i like John Wick films, but I would never consider it real cinema, it’s an indulgence, a pastry- so to speak. But just because I like the movies, I wouldn’t rank them with the greats at all. It’s fantasy, and it doesn’t go beyond that.
i know if I watch ‘Umberto D’, I’ll feel completely depressed, and that is because the true masters of cinema know the human spirit, in its worst, and how even a small glimmer of hope can make all the negativity go away. It runs deeper than you think. And certainly not a single sell out who makes Spider Man movies can come close to that level of cinema like De Sica.
I think what makes modern filmmakers the worst (millennials) is their complete ignorance of what is happening around them. Just take a look at California, there’s hundreds and thousands of people that are homeless, living in tents, streets littered with drug needles, human waste and rats. And the only thing Dems can do is think about how they want to forcibly remove Trump from office, instead of helping the people who elected them. I haven’t seen a film that exposes elites for the scum that they are. I remember last time I went to the cinema, I saw a movie trailer where 2 black people kill a police officer, and then a Harriet Tubman biopic. I’m his who black power stuff has gone too far, nobody cares about people’s skin color, there are strong people like Kanye West, who doesn’t let the color of his skin determine who he should be. He’s a republican, and I think there should be more filmmakers like him, people who are not sheep.
I’m aware of what cinema is and which are the movies that defined it. That’s not the point.
Outside the world of masters and geniuses there are also people doing movies to entertain other people. Telling stories that won’t transcend to the eternity. Those are also called cinema, even if Scorsese doesn’t like it.
Cinema is a broad tent. Personally, I never much liked Busby Berkeley dance films but you might call them the 'action movies' of their day. 'Umberto D'? Well, don't start me off! There few films that match the humanism of De Sica today, but there are those few and we should be thankful for that. Sadly they are seldom celebrated in the 'mainstream' as many of the Italian realist films were. Whether a gangster movie or a superhero film, we do tend to 'celebrate' the violent side of humanity rather than those small gestures of kindness that make us feel we have a place in the world.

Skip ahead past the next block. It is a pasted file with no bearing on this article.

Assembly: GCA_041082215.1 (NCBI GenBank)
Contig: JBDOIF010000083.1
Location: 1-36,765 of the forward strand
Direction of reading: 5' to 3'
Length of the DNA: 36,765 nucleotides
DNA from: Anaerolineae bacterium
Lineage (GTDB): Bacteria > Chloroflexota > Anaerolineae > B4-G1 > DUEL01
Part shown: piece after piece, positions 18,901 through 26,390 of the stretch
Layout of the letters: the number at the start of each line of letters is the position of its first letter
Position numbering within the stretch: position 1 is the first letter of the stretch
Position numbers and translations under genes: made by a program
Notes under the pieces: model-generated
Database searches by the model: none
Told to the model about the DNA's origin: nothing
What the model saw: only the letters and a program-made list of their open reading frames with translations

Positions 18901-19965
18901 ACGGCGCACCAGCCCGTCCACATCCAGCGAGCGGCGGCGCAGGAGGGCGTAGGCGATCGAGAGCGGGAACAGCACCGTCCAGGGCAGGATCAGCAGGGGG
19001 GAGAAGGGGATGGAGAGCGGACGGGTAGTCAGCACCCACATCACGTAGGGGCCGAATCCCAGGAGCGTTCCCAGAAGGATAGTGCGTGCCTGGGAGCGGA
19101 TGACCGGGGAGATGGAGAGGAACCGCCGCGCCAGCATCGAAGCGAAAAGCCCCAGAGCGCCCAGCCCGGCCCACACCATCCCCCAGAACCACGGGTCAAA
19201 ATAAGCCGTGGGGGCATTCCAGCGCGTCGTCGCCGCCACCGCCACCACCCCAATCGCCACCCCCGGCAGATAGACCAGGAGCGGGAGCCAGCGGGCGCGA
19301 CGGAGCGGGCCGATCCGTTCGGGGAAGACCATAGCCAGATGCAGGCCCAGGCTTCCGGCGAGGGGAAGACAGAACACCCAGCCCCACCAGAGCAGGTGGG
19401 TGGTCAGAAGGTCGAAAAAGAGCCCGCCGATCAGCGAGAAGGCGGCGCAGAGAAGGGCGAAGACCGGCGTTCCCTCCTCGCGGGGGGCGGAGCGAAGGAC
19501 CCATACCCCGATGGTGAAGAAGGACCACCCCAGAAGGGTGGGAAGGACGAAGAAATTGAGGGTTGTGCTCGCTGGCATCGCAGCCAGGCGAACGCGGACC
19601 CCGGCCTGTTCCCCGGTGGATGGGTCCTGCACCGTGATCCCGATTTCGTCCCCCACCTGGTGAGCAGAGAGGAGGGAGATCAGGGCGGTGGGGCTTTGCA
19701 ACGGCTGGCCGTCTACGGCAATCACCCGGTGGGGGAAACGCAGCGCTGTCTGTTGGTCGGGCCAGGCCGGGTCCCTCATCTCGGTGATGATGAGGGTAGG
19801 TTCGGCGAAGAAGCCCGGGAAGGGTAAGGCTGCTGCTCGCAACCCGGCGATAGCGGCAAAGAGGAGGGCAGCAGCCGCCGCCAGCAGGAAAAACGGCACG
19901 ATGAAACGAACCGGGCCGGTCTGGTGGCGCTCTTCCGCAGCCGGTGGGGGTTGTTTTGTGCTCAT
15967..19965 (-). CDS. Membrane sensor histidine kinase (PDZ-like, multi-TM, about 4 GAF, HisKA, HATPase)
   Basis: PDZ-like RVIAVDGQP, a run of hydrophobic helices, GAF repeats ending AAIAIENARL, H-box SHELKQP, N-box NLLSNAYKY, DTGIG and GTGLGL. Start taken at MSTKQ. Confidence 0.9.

I agree, any motion picture is considered cinema by its very literal definition. However, Scorsese was right, when he referred to super hero movies as “theme parks”. The amount of noise and explosions are defining, and every Marvel film is completely predictable. They all follow the same storytelling structure. And the directors who make them are hacks who rely on tons of CGI to create discardable content.
Not to mention, every Marvel movie is remade and rebooted every few years, especially in the X-Men universe. I don’t understand how Joss Whedon and the Guardians of the Galaxy “directors” were offended by Scorsese’s comments.
You're talking about someone who has dedicated his entire life to motion pictures, and in preserving the past by saving countless old film prints of great forgotten filmmakers. The Film Foundation has kept the last alive for those who are interested in revisiting it. People like Joss Whedon are delusional, if they think they are making movies that actually matter, because they don’t.
I don't know what this kind of film snobbery really achieves. It's subjective, there's no rules that coldly dictate what is and isn't cinema.